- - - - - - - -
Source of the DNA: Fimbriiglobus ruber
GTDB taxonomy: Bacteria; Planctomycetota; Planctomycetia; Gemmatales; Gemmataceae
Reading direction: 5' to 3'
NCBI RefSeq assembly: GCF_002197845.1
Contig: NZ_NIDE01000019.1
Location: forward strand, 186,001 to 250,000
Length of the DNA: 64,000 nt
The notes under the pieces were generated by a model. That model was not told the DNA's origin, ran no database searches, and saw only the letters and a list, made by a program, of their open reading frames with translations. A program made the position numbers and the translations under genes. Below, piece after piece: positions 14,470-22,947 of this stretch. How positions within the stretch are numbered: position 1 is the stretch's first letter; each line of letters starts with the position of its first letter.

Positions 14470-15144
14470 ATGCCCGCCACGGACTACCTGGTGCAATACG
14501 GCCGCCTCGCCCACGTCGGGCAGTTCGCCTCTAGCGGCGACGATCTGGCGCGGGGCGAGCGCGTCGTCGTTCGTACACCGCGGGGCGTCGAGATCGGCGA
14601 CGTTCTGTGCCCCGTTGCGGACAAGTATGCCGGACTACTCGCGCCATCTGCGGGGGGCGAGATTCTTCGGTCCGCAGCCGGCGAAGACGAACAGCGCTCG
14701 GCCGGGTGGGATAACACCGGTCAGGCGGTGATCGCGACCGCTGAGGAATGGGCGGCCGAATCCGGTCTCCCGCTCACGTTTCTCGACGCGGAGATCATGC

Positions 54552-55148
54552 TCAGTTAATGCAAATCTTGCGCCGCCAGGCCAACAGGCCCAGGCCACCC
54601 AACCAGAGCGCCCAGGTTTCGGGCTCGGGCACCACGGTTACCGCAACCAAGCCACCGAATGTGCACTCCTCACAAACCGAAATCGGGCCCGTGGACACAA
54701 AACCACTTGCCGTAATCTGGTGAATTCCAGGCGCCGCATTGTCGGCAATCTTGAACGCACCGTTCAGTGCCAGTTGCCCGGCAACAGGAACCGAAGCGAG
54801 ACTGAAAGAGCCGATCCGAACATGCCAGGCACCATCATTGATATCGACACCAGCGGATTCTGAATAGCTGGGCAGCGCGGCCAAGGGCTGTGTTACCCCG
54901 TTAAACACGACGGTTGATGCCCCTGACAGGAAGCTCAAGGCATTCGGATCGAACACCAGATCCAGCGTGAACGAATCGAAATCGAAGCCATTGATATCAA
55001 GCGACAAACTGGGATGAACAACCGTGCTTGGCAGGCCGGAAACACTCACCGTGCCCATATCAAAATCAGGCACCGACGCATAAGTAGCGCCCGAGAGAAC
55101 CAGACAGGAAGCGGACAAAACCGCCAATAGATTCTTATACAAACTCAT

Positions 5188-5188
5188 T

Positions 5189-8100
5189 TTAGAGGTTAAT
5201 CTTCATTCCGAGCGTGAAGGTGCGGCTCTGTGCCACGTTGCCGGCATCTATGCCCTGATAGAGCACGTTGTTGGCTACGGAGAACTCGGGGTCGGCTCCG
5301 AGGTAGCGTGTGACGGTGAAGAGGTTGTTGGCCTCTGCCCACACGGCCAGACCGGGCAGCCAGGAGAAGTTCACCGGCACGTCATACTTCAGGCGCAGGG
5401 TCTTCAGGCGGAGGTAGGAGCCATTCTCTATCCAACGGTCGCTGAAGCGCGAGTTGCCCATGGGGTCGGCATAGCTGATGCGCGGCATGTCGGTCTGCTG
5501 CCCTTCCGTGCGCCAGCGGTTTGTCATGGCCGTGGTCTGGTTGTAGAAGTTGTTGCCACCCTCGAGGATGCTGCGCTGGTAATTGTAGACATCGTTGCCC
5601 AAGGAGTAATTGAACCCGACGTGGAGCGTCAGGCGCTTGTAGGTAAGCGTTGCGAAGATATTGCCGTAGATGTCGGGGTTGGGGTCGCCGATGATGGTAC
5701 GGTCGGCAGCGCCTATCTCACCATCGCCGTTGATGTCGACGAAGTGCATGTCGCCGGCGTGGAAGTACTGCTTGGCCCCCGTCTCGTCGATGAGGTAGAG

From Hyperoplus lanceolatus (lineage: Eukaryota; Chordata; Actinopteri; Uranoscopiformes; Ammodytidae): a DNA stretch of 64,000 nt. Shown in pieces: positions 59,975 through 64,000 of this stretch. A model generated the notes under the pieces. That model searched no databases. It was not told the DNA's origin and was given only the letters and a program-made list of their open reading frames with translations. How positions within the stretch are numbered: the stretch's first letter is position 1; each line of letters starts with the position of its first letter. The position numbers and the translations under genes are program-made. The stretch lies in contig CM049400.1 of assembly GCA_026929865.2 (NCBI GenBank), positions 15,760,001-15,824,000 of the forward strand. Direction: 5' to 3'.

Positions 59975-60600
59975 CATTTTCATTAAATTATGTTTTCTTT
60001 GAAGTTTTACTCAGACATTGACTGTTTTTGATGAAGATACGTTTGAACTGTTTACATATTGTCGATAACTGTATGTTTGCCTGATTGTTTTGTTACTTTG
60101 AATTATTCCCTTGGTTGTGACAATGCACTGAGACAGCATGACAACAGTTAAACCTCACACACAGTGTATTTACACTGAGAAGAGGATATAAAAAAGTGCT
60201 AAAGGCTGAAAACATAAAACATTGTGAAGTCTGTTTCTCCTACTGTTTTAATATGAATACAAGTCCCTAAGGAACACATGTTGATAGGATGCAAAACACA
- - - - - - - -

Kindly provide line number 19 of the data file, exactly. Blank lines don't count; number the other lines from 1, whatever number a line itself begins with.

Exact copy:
54901 TTAAACACGACGGTTGATGCCCCTGACAGGAAGCTCAAGGCATTCGGATCGAACACCAGATCCAGCGTGAACGAATCGAAATCGAAGCCATTGATATCAA